At the end of world war two Code breaking expert William Freidman with a team of sixteen others attempted to crack the Voynich code. After one year of work he was unable to decipher it. Jim Reeds cryptographer and mathematician has attempted to decipher the manuscript, after thirty years of failed attempts he doesn’t believe it’s a code at all, but possibly a language of its own.

The language of the manuscript is strange. Some words are written two or three times in a row. There was an arms race of making and breaking codes in Italy during antiquity. Especially during the existence of the holy inquisition, codes made it possible to conceal discoveries considered heretical by the church. The Agregorian College in Rome holds a collection of codes from the past used in Italy. It is noted that two of the characters from the Voynich manuscript has been spotted in this collection.

Attempts to crack the Voynich language have failed. It is believed the characters are unique to the manuscript.
Attempts to crack the Voynich language have failed. It is believed the characters are unique to the manuscript.

Theories

It is commonly agreed that the book is written in a code or meant to disguise the content. The star charts have been associated with astrology. The allegorical style of the plants suggests it is a medieval type of art. The time period, author, and reason for the creation of the manuscript has long been speculation. There is many theories! Some outlandish. Many as plausible as the next. There will be a clue to suport one theory and another clue discrediting it. The most common theories have been disputed and anylised, none have been substantiated conclusively.

  • It is a medical manual utilizing herbal remedies, describing how to chop up herbs for medicinal purposes or concoctions. The illustrations of plants would seem to support this theory. The star charts would not contradict the medical manual suggestion. Medicine and magic was associated closely with the starts in ancient times.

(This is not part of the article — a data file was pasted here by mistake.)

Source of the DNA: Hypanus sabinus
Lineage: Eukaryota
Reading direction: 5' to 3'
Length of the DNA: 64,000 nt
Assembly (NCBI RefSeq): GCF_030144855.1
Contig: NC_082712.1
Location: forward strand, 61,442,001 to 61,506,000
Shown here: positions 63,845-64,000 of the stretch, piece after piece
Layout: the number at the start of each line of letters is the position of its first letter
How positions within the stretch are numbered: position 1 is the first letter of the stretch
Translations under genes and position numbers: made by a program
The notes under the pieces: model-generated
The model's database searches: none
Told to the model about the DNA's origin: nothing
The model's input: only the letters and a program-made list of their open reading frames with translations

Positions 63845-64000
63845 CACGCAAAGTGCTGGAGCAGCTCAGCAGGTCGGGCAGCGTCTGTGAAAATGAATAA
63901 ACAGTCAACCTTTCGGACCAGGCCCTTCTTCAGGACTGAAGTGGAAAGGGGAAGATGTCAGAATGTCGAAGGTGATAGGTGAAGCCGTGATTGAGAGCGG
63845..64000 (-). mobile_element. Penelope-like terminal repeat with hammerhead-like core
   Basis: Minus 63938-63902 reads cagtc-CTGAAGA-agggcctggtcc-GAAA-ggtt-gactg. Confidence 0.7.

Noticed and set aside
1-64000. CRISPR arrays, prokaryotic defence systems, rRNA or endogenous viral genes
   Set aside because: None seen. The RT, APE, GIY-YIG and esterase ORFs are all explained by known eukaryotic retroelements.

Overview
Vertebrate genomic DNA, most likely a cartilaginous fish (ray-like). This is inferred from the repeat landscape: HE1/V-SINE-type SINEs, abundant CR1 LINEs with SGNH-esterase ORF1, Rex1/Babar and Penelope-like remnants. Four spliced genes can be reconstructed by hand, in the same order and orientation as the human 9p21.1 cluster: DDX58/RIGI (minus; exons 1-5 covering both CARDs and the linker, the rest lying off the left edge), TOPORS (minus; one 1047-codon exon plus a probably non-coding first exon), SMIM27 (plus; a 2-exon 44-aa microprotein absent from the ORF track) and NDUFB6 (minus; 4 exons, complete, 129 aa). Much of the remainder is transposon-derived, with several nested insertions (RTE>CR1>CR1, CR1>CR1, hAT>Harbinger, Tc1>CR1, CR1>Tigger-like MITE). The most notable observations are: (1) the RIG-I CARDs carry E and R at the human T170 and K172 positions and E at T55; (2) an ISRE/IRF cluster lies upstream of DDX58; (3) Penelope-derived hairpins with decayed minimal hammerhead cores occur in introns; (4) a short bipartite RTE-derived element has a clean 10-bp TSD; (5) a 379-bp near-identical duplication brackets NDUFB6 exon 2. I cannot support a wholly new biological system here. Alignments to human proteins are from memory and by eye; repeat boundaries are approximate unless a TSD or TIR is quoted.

• The book is of Alchemy knowledge and practices, describing remedies and possibly having to do with Gynecology and contraception. Modern Alchemist believe the reason the plants look unreal is because they have been depicted close up in nature. Modern Alchemist think they may have identified thyme and the water lily. The bathing pools and depiction of women is meant to describe the female reproductive system and the process of fluids in the intestines. It would explain why it was written in code, such remedies dealing in matters of contraception would have had to be hidden from the church.

  • The book was made by Leonardo Da Vinci as a child. He would have had the wealth and talent to create something with such materials. There has been speculation that this is why the illustrations are childlike in appearance, even though they were made with the use of expensive paints and pigments.

  • Jacobus de Tepenec is the author. Wilfred Voynich found the signature of Jacobus de tepenec on the inside cover of the manuscript. It can only be seen by ultraviolet light. Tepenec was a courtier of the emperor Rudolph the II. The Marci Letter mentions that Rudolph the II purchased the book at one point for 600 ducats. Tepenec was a traveling doctor and medical plants expert in the seventeenth century. He was summoned by Rudolph the II in1608. Tepenec experimented with and grew plants and made distilled extracts. He treated Rudolph the II personally, as a reward Rudolph raised Tepenec to the gentry. Historians have pointed out that the Voynich illustrations do not match seventeenth century realistic style depictions of herbs and plants. Either way, it was most likely owned by Tepenec at one point.

  • Roger Bacon was the author. The Marci letter claims that Rudolph the second believed the author was Roger Bacon. Roger Bacon lived in the thirteenth century; he was a Famous English clergymen and miracle doctor. He experimented with lenses and his interest was in optical light and magnification. Bacon possessed an urge for new discoveries. He found an explanation for the rainbow. He was arrested many times by the church. He is a candidate to be a suspected author of the manuscript.

  • The baffling nature of the manuscript has led some to believe it is a hoax. Voynich created a hoax for profit and fame. Some have even accused him of faking the Marci letter. However some other evidence discredits this theory. Other letters have been found in the Agrorian College in Rome. One dated a year later by Athanasius Kircher, describing the Voynage manuscript to a tee. There is no way Voynich could have known about these letters.